Wednesday, December 07, 2005

A Tale of Two Cities

A Tale of Two Cities: High School Book Review

1. Book: A Tale of Two Cities

2. Author: Charles Dickens

3. Genre: Historical Fiction

4. Setting: The Book takes place in France and England during the late seventeen hundreds. Dickens probably described the mood of the book best himself when he wrote, “It was the best of times, it was the worst of times...” The book shows both hope and joy contrasted with violence and hate.

5. Characters
Lucie Manette: A young English lady, with long golden curls. She has a forehead that moves when she thinks too hard, and most men find this attractive. Perfect in almost anything, she is extremely devoted to her father, and to a lesser extent her husband. She cries easily and doesn't take shocking news well.

Charles Darnay: A perfect gentleman. He is a French nobleman by nature, but lives in England. He is unique among his kind in that he cares for the poor. A very caring person, as evidenced by his attitudes towards Lucie.

Sydney Carton: He looks exactly like Darnay. He feels like his life has been wasted. He has an excellent memory, and is a valuable asset to his friend Stryver. Dickens frequently compares Carton to a Jackal

6. Theme: The theme is that all life is important. In the beginning, the aristocrats treat the peasants’ life as nothing. After the revolution, the peasants see the aristocrats life as nothing, but Sydney Carton, whose own life is wasted, makes the ultimate sacrifice to protect the life of his friend.

7. Rating: On a scale of one to ten, I would give this book an eight. Most of it was very interesting, such as the French Revolution bits and all the spies. I did, however, find some parts to be dry (described more fully in #8).

8.
“A Tale of Two Cities” by Charles Dickens, was overall a good book. As Dickens himself states when the book first opens, these were turbulent and interesting times, and his story of lovers caught in them is fascinating. If this review ends up giving a negative impression of the book, that is only because it is easier to be negative than positive. I did like the book.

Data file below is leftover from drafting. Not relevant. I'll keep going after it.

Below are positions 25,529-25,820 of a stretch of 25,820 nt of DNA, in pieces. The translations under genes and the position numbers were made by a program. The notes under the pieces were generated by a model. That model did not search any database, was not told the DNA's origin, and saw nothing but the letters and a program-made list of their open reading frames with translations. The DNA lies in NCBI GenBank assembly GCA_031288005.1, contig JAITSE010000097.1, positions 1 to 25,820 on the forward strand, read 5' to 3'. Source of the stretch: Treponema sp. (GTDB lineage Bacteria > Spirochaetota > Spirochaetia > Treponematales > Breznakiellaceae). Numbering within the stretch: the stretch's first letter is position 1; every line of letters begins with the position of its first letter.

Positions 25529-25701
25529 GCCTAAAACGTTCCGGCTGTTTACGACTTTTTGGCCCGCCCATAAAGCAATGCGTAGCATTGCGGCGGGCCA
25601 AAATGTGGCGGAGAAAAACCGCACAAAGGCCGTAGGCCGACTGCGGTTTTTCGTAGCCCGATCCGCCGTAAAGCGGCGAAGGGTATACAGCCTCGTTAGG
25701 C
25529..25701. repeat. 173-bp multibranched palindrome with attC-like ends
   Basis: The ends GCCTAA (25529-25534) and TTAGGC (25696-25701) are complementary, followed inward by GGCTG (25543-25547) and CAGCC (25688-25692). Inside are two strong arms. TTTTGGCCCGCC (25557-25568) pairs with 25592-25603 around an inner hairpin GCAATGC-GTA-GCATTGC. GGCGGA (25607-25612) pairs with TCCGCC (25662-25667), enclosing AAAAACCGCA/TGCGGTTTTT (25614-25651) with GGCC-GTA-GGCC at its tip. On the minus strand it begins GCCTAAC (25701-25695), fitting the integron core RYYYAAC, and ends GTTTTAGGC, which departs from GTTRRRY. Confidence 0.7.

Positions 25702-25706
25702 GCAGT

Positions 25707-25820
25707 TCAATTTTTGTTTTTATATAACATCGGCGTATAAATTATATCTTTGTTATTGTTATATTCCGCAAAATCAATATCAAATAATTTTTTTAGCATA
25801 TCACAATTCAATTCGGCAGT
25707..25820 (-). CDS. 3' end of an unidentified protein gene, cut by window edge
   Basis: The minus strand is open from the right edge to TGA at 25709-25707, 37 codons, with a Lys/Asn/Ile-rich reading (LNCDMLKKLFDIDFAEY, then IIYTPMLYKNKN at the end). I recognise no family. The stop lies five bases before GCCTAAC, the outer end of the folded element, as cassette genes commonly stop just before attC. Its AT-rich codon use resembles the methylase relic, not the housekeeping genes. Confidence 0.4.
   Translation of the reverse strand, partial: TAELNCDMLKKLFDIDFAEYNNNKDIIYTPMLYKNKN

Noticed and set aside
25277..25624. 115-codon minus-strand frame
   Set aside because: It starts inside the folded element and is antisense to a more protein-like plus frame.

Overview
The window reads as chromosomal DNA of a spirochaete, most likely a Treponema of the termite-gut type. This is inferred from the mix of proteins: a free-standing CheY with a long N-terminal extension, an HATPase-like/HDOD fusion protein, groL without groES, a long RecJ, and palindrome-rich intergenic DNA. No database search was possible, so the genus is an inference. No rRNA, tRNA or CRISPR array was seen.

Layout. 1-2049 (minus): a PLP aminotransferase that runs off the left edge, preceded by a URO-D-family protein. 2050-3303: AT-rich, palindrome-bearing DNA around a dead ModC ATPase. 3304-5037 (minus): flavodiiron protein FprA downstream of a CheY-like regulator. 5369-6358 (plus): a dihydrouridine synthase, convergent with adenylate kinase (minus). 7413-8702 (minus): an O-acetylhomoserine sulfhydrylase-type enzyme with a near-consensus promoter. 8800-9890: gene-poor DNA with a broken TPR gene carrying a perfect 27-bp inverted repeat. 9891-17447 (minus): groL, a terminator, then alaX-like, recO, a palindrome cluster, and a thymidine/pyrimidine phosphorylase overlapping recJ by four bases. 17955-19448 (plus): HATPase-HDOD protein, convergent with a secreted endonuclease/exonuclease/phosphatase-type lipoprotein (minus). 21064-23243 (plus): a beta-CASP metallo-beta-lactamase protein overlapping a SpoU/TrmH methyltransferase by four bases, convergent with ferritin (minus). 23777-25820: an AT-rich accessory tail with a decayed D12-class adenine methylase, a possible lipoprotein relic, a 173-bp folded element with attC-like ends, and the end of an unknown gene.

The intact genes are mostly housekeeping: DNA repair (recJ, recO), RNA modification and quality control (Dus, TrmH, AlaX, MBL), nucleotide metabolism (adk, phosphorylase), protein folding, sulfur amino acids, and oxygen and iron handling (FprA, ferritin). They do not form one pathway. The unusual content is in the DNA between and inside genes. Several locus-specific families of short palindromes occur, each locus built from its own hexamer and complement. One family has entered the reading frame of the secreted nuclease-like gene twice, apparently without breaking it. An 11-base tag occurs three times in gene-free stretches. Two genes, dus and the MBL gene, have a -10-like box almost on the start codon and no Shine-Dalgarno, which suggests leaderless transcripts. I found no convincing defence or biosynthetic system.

The book takes place in both London and Paris (hence the title) in the late seventeen hundreds. The French Revolution is the background against which the story unfolds, so the book is historical fiction. I suspect Dickens has taken a lot of liberties with the history involved. I haven’t done any research, so I can’t say for certain, but I’m pretty sure most of his characters are fictitious, and so the important role they played in the French Revolution in Dicken's book never actually occurred in real life.

Throughout the book, Dickens had an eye for detail that sometimes irritated me. I would be anxious to get on with the story, and Dickens would be describing something in more detail than I cared to know about. His lengthy descriptions about how old fashioned Tellson's Bank is, for instance, something I could have done without. It also seemed terribly inconsistent to me. Here Dickens would describe a few minutes in great detail, here he would cover six years in a few paragraphs (such as when he is telling about how Lucie and Charles had one daughter, and a son who died only a few years after he was born). But, better too much description than too little, I suppose. And compared with some other books I have read, Dickens wasn't really all that bad.

As too the plot, the ending was painfully obvious even from the beginning of the book. The fact that Sydney Carton felt his life was a waste was emphasized so much it became obvious he would perform some great act of self-sacrifice before the end of the book to redeem himself. Also, the fact that he told Lucie he would gladly sacrifice his life for someone he loves adds to the feeling of inevitability. And, of course, the incredibly coincidence that Carton and Darnay look exactly alike (which I felt was a bit of an unbelievable coincidence) was too big of a coincidence not to be used in some way that would affect the plot.